Cross-Section Classification in Case of Uniaxial Bending with Axial Force

Technical Article

The RF-/STEEL EC3 add‑on module performs a detailed cross‑section classification at each design before the design is carried out. Thus, the susceptibility to local buckling of all cross‑section parts is evaluated. The defined cross-section class has an effect on the resistance and rotational capacity determination.

Cross-Section Classes

Eurocode 3 [1] specifies four classes of cross‑sections:

Figure 01 - Cross-Section Classes

The cross‑section classification provides the following parameters and boundary conditions:

  • Support of a cross‑section part (on one or both sides)
  • Length c of a cross‑section part
  • Thickness t of a cross‑section part
  • Yield strength of the steel used in the form of the factor ε
  • Distribution of stresses on the designed cross‑section part

The class of the cross‑section part with the least favourable value is governing for the entire cross‑section. For I‑sections and H‑sections, this is usually the comparatively slender web.

The stress distribution is detected by the parameter α (plastic, Class 1 and 2) or ψ (elastic, Class 3). In this case, α represents the percentage length of the compression stress in the cross‑section part while ψ represents the ratio of the boundary stresses.

Figure 02 - Explanation of α and ψ

Important Note:

  • The existing stresses are always calculated up or down to the yield strength.
  • Compression stresses are always to be set as positive, tensile stresses as negative.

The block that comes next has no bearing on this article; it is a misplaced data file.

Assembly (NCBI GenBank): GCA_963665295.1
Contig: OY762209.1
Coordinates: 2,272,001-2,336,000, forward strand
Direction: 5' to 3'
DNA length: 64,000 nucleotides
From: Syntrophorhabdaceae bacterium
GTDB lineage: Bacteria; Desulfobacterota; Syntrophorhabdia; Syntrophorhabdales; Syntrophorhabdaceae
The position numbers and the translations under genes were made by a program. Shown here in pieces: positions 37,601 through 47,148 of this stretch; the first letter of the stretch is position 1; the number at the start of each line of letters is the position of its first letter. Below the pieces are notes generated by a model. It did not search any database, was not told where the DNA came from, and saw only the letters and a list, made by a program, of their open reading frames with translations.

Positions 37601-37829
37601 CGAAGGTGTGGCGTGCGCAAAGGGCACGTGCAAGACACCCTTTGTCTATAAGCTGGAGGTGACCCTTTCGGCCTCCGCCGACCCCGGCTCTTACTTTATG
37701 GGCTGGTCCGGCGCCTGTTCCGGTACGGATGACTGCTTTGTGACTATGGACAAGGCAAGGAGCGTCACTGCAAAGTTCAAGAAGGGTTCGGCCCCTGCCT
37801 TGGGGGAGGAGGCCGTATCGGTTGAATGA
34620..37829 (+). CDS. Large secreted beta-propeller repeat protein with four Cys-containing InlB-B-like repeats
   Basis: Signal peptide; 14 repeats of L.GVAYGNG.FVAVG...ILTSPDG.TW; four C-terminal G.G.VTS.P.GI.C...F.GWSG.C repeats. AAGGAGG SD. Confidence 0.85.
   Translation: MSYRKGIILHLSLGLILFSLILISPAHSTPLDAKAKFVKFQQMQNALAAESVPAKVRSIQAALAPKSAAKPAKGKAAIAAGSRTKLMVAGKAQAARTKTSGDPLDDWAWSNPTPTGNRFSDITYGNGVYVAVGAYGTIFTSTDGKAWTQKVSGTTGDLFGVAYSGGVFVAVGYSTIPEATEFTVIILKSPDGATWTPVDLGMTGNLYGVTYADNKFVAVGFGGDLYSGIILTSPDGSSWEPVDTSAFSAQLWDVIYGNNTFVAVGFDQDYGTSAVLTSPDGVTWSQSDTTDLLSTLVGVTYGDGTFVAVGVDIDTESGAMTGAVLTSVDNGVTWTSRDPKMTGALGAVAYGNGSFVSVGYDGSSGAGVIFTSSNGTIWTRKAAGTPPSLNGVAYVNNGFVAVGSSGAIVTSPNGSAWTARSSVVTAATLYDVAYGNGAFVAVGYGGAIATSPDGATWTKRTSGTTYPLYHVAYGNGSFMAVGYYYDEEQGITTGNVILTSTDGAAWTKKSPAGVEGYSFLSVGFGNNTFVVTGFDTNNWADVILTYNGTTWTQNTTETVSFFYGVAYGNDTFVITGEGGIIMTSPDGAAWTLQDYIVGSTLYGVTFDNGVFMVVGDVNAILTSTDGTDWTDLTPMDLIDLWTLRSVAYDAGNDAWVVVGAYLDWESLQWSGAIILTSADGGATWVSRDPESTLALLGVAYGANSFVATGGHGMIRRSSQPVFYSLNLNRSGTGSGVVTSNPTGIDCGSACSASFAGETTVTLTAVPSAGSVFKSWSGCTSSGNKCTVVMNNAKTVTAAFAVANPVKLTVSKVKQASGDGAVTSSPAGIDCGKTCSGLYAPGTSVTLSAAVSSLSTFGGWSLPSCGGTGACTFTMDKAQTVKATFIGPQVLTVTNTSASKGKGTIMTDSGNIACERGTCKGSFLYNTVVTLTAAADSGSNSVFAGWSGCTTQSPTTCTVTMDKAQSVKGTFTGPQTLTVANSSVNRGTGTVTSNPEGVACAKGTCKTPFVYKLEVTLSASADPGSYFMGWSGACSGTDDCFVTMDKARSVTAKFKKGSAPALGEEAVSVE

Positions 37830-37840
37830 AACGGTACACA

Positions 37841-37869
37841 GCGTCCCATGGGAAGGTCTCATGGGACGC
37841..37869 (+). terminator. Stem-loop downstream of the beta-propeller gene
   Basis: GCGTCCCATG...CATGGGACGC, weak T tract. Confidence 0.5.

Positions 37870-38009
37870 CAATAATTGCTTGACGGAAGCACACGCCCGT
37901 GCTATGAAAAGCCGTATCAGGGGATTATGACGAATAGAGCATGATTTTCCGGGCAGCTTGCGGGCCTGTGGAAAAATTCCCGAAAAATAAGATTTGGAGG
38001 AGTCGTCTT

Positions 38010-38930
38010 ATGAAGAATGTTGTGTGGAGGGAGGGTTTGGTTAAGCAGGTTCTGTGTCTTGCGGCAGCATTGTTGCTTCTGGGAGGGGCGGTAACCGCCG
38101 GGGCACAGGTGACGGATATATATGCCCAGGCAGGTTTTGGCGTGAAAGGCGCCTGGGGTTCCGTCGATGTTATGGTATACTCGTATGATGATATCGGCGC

In solely uniaxial bending in a double symmetric cross‑section, the determination of α and ψ is trivial. An additional axial force requires further considerations. The interesting question is, to what extent does the normal force apply? There are two approaches and both are implemented in the RF‑/STEEL EC3 add‑on module.

Figure 03 - Types of Determination of α and ψ

First, there is the second option ‘Increase NEd and MEd uniformly’, which is preset in RF‑/STEEL EC3. In the case of the elastic stress distribution, the existing stresses are increased by the yield stress/largest compression stress ratio in the cross‑section part. The ψ parameter results from the relation of compression stress and tension stress. If the stress distribution is plastic, the moment and axial force is increased until one of the interaction conditions specified in [1] is reached and thus the plastic limit state is reached. See the explanation in [2], page 13.

RF-/STEEL EC3 uses the interaction condition according to Formula 6.2 because it is easily traceable and valid for all types of cross‑sections. The following graphic shows an example of IPE 360, S 235, with the following internal forces and plastic resistances:

My,Ed = 125.0 kNm    NEd =    300.0 kN
My,Rd = 239.5 kNm    NRd = 1,709.0 kN

Figure 04 - Interaction Diagram

Extrapolation of the existing stresses results in the following limit internal forces:

MN,y,Rd = 179.2 kNm    NMy,Rd = 430.1 kN

On the basis of the limit axial force, the size of the stress block can now be determined and applied to in the area bisecting axes of the cross‑section. By considering the remaining stress blocks of the bending moment, you can now determine the length of the compression stress in the cross‑section part and thus the parameter α.

Figure 05 - Calculation of α

The first option ‘Fixed NEd, increase MEd to reach fyd’ can be easily explained on the plastic stress distribution.The axial force is not extrapolated but rather applied to the acting size. As a result, the compression area and α are generally smaller when using this option.

The determination of c/t limit values for the individual cross‑section classes are not further explained in this article. This information can be found in [1], Table 5.2.


[1]   Eurocode 3: Design of steel structures - Part 1‑1: General rules and rules for buildings; EN 1993‑1‑1:2005 + AC:2009
[1]   SEMI-COMP+: Berechnungsrichtlinie für die Querschnitts- und Stabbemessung nach Eurocode 3 mit Schwerpunkt auf semi-kompakten Querschnitten. (2011). Graz: TU Graz - Institut für Stahlbau.


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